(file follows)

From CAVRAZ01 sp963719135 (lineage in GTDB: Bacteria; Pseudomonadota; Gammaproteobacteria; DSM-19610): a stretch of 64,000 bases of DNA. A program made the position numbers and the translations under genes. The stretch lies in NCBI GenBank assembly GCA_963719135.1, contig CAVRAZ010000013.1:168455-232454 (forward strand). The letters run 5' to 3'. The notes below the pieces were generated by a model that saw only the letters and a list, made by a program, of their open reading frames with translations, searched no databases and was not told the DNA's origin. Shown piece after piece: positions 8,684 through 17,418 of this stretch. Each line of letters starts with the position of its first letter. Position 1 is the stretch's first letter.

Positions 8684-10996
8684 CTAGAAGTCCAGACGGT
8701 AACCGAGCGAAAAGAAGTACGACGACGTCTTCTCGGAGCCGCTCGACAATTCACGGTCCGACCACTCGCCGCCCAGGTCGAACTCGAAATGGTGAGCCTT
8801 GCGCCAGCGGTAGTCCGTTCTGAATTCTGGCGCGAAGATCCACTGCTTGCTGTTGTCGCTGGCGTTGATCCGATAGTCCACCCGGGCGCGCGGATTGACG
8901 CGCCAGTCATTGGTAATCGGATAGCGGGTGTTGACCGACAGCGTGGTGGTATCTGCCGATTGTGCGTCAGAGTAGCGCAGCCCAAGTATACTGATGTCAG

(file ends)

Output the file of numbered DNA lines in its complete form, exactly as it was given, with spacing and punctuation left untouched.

From CAVRAZ01 sp963719135 (lineage in GTDB: Bacteria; Pseudomonadota; Gammaproteobacteria; DSM-19610): a stretch of 64,000 bases of DNA. A program made the position numbers and the translations under genes. The stretch lies in NCBI GenBank assembly GCA_963719135.1, contig CAVRAZ010000013.1:168455-232454 (forward strand). The letters run 5' to 3'. The notes below the pieces were generated by a model that saw only the letters and a list, made by a program, of their open reading frames with translations, searched no databases and was not told the DNA's origin. Shown piece after piece: positions 8,684 through 17,418 of this stretch. Each line of letters starts with the position of its first letter. Position 1 is the stretch's first letter.

Positions 8684-10996
8684 CTAGAAGTCCAGACGGT
8701 AACCGAGCGAAAAGAAGTACGACGACGTCTTCTCGGAGCCGCTCGACAATTCACGGTCCGACCACTCGCCGCCCAGGTCGAACTCGAAATGGTGAGCCTT
8801 GCGCCAGCGGTAGTCCGTTCTGAATTCTGGCGCGAAGATCCACTGCTTGCTGTTGTCGCTGGCGTTGATCCGATAGTCCACCCGGGCGCGCGGATTGACG
8901 CGCCAGTCATTGGTAATCGGATAGCGGGTGTTGACCGACAGCGTGGTGGTATCTGCCGATTGTGCGTCAGAGTAGCGCAGCCCAAGTATACTGATGTCAG